Size and scale say a lot about the importance of things. When you write down a word in uppercase, you’re attributing more meaning to it than if you were to write down the same word in lowercase. Bigger is always better. This principle doesn’t change much when it comes to architecture. The importance of a structure appears to increase with size and scale. The actual importance remains the same, but we’re not talking about actual importance. We’re talking about how things are perceived. Similar to writing a word in uppercase, you’re attributing more meaning to a building by making it really big. You can see how this works by looking at the Raccoon Police Station. The structure towers over pretty much everything else in the surrounding district. The building looks big on the outside, but if you step inside the structure, the Raccoon Police Station looks quite a bit bigger. Walk into the main hall and you’ll soon see what I mean. This part of the Raccoon Police Station is basically an open space beneath a vaulted ceiling with mezzanines on the second and third floors. The room can even accommodate a massive statue on the wall opposite to the main entry. The size and scale of this room create a sense of importance that gets imparted to the police.

Principles of design create consistency. When it comes to architecture, the most commonly used principles of design are symmetry, rhythm and repetition. The result is order. They give you some idea of what to expect in the absence of experience. You might not be able to find your way around a building without them. The creation of this consistency comes at a cost, though. The fact of the matter is that symmetry, rhythm and repetition don’t appear very often in the world around us. They’re products of people. Nature doesn’t like them. The order that they create through consistency communicates power. This probably sounds like theoretical bunk, so let’s take a look at the Raccoon Police Station. The main hall for example is an open space with rows of columns beneath a series of arches. Parallel sets of staircases give access to the second floor. You don’t have to look very hard to see the use of symmetry in the columns and arches. The same goes for the stairs. You can see rhythm and repetition on the inside, but you can see how these principles of design have been used on the outside, too. The best example would have to be the windows. These are completely identical. They also happen to have been placed at equal intervals in the walls. I think that you’re supposed to feel small.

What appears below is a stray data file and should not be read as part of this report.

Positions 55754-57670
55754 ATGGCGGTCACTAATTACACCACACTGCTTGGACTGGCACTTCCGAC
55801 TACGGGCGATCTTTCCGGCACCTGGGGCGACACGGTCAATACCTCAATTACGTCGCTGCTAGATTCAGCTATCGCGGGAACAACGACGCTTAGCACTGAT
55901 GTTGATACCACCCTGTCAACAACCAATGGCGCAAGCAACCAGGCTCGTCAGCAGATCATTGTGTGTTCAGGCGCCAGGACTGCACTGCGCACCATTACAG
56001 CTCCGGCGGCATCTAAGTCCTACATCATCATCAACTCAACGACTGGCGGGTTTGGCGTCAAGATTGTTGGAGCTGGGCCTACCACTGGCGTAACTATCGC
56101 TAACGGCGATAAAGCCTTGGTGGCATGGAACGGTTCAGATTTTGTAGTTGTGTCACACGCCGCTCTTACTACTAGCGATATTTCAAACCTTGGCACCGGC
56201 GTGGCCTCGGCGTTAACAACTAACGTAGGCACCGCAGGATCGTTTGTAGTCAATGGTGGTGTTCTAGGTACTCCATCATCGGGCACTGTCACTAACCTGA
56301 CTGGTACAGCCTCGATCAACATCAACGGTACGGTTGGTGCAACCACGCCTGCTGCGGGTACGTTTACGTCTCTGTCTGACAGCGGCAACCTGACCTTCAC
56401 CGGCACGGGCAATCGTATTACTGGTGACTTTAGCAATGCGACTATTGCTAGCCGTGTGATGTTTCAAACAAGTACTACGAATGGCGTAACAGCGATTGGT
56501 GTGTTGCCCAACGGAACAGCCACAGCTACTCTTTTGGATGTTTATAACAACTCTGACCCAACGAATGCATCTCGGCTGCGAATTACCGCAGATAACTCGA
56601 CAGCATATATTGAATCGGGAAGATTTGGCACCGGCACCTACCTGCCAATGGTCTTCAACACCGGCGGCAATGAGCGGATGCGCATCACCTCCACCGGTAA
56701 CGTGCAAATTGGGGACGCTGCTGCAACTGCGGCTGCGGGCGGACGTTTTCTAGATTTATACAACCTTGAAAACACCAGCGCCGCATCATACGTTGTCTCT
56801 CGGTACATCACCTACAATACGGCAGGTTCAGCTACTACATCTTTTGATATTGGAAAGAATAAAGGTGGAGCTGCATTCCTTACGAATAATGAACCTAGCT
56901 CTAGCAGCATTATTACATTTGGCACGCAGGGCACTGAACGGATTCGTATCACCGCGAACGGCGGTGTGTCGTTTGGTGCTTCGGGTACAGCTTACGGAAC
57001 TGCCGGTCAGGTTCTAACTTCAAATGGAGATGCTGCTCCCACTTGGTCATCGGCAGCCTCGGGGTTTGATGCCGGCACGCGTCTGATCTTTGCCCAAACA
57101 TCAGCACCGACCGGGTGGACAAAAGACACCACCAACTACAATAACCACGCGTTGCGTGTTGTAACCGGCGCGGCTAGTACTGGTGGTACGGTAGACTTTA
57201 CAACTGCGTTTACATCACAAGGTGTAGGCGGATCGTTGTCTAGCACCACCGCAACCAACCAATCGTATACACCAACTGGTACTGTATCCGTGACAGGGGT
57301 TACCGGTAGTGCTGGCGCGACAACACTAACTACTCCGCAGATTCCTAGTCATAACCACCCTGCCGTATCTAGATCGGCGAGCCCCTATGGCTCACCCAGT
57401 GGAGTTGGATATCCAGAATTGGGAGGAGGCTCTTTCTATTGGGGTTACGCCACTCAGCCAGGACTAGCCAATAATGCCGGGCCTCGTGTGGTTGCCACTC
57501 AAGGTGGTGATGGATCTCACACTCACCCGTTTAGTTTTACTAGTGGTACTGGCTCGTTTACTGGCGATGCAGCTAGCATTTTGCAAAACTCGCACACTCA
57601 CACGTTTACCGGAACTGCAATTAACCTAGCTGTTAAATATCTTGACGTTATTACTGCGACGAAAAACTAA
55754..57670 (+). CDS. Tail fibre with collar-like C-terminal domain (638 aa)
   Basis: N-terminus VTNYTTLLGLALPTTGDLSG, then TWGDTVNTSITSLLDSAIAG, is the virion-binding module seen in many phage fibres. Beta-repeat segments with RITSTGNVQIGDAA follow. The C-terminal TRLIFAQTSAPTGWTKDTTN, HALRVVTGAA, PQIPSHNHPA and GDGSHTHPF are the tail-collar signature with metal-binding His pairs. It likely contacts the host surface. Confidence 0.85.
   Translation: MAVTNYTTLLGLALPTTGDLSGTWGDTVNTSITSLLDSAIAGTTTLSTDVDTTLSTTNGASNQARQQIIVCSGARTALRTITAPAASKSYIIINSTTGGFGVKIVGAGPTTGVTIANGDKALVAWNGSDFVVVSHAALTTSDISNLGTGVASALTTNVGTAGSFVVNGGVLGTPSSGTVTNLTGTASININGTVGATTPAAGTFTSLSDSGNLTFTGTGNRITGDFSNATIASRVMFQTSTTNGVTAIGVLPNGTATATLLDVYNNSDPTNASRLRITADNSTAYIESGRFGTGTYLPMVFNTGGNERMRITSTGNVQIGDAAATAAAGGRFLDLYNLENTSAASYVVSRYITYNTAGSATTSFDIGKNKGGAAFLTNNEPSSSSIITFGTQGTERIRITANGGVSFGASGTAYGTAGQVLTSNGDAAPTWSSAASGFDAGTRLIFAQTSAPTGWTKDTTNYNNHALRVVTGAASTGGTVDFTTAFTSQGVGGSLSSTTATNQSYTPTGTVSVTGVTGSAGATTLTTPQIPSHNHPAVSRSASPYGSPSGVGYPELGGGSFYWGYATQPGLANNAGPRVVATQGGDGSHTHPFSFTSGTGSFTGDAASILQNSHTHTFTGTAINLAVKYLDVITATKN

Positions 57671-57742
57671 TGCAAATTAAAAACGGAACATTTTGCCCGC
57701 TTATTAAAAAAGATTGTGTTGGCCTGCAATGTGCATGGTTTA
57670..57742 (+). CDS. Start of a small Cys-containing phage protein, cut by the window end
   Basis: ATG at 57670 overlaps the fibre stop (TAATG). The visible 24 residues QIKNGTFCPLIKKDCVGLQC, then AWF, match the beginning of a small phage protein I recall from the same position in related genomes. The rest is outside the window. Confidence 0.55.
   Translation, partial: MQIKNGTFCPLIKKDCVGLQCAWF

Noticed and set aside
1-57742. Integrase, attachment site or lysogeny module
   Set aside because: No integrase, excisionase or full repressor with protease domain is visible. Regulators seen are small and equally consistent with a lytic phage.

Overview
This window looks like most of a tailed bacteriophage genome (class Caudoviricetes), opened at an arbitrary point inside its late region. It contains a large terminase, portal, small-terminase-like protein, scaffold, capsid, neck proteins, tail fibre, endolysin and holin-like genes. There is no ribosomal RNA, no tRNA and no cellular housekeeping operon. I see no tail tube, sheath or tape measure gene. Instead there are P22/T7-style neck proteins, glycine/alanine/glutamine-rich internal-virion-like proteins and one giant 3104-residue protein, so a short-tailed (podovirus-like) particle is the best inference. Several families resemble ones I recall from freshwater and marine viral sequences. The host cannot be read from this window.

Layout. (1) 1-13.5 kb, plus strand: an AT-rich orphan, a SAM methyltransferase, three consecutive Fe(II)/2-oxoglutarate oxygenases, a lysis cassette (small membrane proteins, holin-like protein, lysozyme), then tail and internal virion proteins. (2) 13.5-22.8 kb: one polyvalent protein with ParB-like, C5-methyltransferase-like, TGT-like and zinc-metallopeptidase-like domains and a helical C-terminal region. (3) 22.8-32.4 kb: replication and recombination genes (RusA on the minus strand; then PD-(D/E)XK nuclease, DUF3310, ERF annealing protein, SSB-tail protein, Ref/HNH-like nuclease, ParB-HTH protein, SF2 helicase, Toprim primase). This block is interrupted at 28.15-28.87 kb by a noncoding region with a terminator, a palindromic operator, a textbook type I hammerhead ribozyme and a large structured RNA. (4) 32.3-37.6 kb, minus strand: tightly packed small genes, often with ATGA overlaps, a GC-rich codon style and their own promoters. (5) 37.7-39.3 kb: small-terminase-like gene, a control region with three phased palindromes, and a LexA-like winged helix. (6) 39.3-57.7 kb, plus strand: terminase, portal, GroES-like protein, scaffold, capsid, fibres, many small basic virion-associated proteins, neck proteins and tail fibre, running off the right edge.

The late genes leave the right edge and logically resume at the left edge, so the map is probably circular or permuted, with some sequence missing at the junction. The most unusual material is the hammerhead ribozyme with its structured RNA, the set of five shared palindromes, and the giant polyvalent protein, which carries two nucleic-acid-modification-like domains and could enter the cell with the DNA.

The imposing gates of the of the Racoon Police Department.

You can see how architecture communicates authority by looking at the Raccoon Police Station. The question that you’re probably asking yourself at this particular point in time is what you should be taking away from all of this. The answer is that you should always be critical of the built environment. You need to understand what a building is trying to communicate so that you don’t end up getting duped.

When it comes to architecture, the fact of the matter is that people have been communicating authority by manipulating form, space and order for multiple millennia. The point has always been to make themselves look more powerful than everybody else. The focus was on particular people in the past, but you’re a lot more likely to see this being practiced by institutions like the police in the present. The only way to know for sure what game they’re playing is to read the rulebook. When you look at a police station for example, you have to know that you’re looking at a building that is laying claim to political authority. The same goes for libraries and banks, but these are more about claiming authority in terms of knowledge and wealth. You’re doing yourself a disservice by accepting this authority at face value because the institution might not actually deserve your support. You need to be able to smell a scam. Don’t get duped into thinking that you’re always dealing with an institution that deserves to hold authority.


Justin Reeve is an archaeologist specializing in architecture, urbanism and spatial theory, but he can frequently be found writing about videogames, too. You can follow him on Twitter @JustinAndyReeve.